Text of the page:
Posted in buddhism, lojong

Lojong Point 2: Training in Bodhicitta

This is where things really start.

The way of the Bodhisattva is the way of compassion and wisdom, of realizing your own boundless potential. It comes from realizing that Enlightenment is our true nature, that we have a basic goodness and wakefulness that is fundamental to our being.

Bodhicitta is what the diligence of the Bodhisattva is based on. Bodhicitta means the mind of awakening. It’s what helps us overcome the delusions that keep us from seeing our true nature. These delusions are things that we can overcome. They are impermanent like everything else. They may obscure our minds, but we can overcome them. Bodhicitta is our tool for doing this.

Bodhicitta combines emptiness, compassion, and wisdom. To engage wisdom we have to work out overcoming our attachment to ourselves. To engage compassion we have to work on overcoming our possessiveness and aggression. To engage emptiness we have to learn to relate to our basic goodness in a way that is direct and complete.

Bodhicitta is central to Mahayana Buddhist teachings. It is the basis of being awake and freeing our minds.

We don’t really cultivate the awakened state as something separate from ourselves or as something new. We are trying to realize that we already have this basic goodness as part of our being. It has always been there. Dwelling in Bodhicitta brings us greater vision and potential. It brings us to boundless compassion for ourselves and others.

When we engage Bodhicitta we stop being so afraid of and controlled by our suffering. We gain new levels of patience and diligence. We also develop a kind of bravery. We are like spiritual warriors, willing to see the suffering of the world and face it in order to save ourselves and others.

There are said to be two kinds of Bodhicitta, the transcendent and the ordinary.

Bodhicitta is based on cultivating the perfection of generosity. Generosity is a kind of openness, where we aren’t holding back anything. We are fully present and completely open. We are cultivating a state of mind where we aren’t swayed so completely by the egoic mind which says “I-Me-Mine” and is always making enemies of everything. We often think of generosity as the giving of material things and this kind of generosity is more than that. With this, we develop kindness.

Bodhicitta is also based on cultivating the perfection of virtue. It’s through virtue that we develop compassion. This comes from the basic awareness that we can have a tender and gentle heart at any time. If we can just let go and stop clinging to ourselves all the time, then we can experience virtue.

Bodhicitta is largely based on free love, that is love that doesn’t expect anything in return. When we let go of our attachment to separating things into “this” and “that”, then our love becomes boundless.

Whereas point one only had one mind training slogan, point two has nine of them. I’m starting with number two, since number one was in the first point.

2. See Everything As A Dream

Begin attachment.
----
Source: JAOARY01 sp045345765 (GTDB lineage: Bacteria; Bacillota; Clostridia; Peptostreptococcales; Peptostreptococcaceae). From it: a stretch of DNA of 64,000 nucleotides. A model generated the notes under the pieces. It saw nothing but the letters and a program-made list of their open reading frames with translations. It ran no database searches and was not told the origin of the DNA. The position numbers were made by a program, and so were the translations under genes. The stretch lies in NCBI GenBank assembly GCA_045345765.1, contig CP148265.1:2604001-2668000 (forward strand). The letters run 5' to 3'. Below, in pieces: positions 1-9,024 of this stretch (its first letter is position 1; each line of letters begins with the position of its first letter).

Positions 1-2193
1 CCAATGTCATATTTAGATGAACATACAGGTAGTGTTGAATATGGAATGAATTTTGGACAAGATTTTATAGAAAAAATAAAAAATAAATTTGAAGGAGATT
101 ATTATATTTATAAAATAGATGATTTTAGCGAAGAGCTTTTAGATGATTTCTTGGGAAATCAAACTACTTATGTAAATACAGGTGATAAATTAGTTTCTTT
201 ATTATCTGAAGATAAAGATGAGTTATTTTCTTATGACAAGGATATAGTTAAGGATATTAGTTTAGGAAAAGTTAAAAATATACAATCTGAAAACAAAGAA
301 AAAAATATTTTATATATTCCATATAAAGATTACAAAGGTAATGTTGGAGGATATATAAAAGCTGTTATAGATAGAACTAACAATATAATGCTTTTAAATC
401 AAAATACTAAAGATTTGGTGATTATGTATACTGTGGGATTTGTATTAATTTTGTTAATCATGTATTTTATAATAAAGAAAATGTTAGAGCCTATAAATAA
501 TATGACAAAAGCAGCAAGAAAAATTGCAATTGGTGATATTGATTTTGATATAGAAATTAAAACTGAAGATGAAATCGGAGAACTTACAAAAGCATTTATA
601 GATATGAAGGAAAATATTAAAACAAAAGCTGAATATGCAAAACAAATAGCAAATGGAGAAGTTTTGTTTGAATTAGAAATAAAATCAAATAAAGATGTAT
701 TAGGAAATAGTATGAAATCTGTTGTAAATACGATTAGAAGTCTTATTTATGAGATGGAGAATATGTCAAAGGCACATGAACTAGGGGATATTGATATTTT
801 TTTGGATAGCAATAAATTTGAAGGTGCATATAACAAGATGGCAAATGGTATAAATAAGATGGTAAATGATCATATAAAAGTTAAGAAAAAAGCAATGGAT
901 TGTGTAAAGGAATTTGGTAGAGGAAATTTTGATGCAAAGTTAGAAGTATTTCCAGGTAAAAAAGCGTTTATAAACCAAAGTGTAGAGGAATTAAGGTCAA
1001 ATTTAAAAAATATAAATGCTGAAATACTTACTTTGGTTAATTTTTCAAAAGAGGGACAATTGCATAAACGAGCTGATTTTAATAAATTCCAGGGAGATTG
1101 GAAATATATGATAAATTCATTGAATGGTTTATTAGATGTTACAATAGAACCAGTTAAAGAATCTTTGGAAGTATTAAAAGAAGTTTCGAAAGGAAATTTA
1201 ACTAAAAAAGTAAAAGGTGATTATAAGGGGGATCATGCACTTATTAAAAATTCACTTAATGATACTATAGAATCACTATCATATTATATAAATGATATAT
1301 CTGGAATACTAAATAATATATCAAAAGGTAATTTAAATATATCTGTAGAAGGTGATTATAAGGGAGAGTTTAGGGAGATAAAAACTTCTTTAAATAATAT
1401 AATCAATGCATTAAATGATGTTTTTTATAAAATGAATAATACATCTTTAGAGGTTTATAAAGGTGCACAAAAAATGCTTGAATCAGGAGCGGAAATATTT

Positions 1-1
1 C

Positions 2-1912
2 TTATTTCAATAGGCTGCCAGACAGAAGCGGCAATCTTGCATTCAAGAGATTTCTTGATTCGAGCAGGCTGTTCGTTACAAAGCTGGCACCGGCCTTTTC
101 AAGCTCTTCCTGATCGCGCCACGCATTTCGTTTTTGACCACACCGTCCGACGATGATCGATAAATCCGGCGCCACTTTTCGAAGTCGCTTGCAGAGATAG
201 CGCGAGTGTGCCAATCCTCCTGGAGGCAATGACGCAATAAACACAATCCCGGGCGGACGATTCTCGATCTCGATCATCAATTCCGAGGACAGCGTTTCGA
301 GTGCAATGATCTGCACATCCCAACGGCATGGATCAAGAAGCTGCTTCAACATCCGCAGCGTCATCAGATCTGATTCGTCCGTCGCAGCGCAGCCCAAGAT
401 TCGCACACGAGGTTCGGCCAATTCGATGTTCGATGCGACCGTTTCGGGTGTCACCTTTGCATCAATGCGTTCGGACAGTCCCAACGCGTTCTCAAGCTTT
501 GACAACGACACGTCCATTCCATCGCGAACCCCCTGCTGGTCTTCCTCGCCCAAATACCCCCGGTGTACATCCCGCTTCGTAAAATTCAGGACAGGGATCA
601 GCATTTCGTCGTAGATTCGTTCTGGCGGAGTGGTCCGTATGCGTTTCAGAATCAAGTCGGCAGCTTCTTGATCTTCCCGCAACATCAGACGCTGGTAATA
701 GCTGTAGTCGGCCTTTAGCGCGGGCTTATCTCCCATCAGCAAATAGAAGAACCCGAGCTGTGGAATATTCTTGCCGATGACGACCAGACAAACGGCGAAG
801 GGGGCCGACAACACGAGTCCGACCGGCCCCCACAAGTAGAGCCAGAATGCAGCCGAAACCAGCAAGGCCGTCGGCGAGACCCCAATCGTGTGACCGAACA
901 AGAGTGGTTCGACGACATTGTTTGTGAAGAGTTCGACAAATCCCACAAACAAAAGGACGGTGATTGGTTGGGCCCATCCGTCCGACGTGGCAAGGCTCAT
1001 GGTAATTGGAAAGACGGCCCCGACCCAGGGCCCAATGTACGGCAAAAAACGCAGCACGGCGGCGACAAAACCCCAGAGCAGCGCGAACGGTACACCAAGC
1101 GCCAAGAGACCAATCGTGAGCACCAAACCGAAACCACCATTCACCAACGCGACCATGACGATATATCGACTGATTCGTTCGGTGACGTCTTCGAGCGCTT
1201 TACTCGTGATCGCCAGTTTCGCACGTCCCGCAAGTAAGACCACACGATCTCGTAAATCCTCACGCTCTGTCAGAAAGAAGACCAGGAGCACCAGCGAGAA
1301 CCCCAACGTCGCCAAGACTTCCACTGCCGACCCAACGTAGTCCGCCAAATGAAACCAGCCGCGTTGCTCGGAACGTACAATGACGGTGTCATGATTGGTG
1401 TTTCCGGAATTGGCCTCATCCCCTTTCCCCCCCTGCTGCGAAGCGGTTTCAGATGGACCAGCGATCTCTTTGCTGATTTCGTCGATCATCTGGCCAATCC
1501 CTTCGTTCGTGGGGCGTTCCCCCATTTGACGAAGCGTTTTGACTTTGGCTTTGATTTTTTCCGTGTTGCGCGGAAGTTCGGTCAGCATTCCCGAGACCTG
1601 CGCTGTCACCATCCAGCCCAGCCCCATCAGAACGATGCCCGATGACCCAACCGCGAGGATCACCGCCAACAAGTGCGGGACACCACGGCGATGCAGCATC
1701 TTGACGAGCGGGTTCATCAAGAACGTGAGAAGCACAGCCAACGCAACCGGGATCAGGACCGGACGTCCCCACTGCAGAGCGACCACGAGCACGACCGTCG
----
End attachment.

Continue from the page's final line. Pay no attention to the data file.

This kind of vision is part of the Bodhisattva path. Regard all things as unreal. We are nothing but bubbles in a stream.

We can experience this quality of voidness in our sitting practice. When we are sitting and following the breath thoughts and ideas always rise in our minds. We get distracted. We get lost and forget all about the breath. But we can reflect on the fact that we are creating these thoughts and memories. We are like slaves to the daydream. We spend our entire lives trying to grasp at things that aren’t there.

When you train in this slogan, when you repeat it to yourself, you can start to see things differently. When we start to get upset or anxious or angry about something, we can bring this slogan to mind. “Why am I upset about this? It’s a dream.”

3. Examine The Nature Of Awareness

If we really try to examine ourselves we can come to realize that there’s nothing to hold onto. Just ask yourself, “Who is reading this?” What is your awareness when you don’t think of it in relation to other things? If we look deeply within ourselves we find nothing. When Buddhists say there’s no self what they’re really saying is that there’s nothing to hold onto. There’s nothing you can point to and say “This is me.” Not if you’re honest with yourself. If we deeply examine our awareness and try to find what it is beyond what we’re aware of, then we start to realize there’s nothing underneath, at least nothing we can put a label on.

4. Don’t Attach To The Cure

The cure is just the understanding that our awareness has no root, that there’s nothing behind it. The idea of the cure that some might get stuck on is a nihilistic view. We might come to see that our awareness has no root and suddenly decide that nothing in the world matters. We have occasional glimpses of the emptiness of things, but when we attach to it we experience what’s called the poison of emptiness. The slogans prior to this one might make life have a sort of dreamy quality for us. This one is designed to keep us down to earth at the same time. The truth is that things are empty and dreamlike, but this can be another source of attachment. We have to be careful.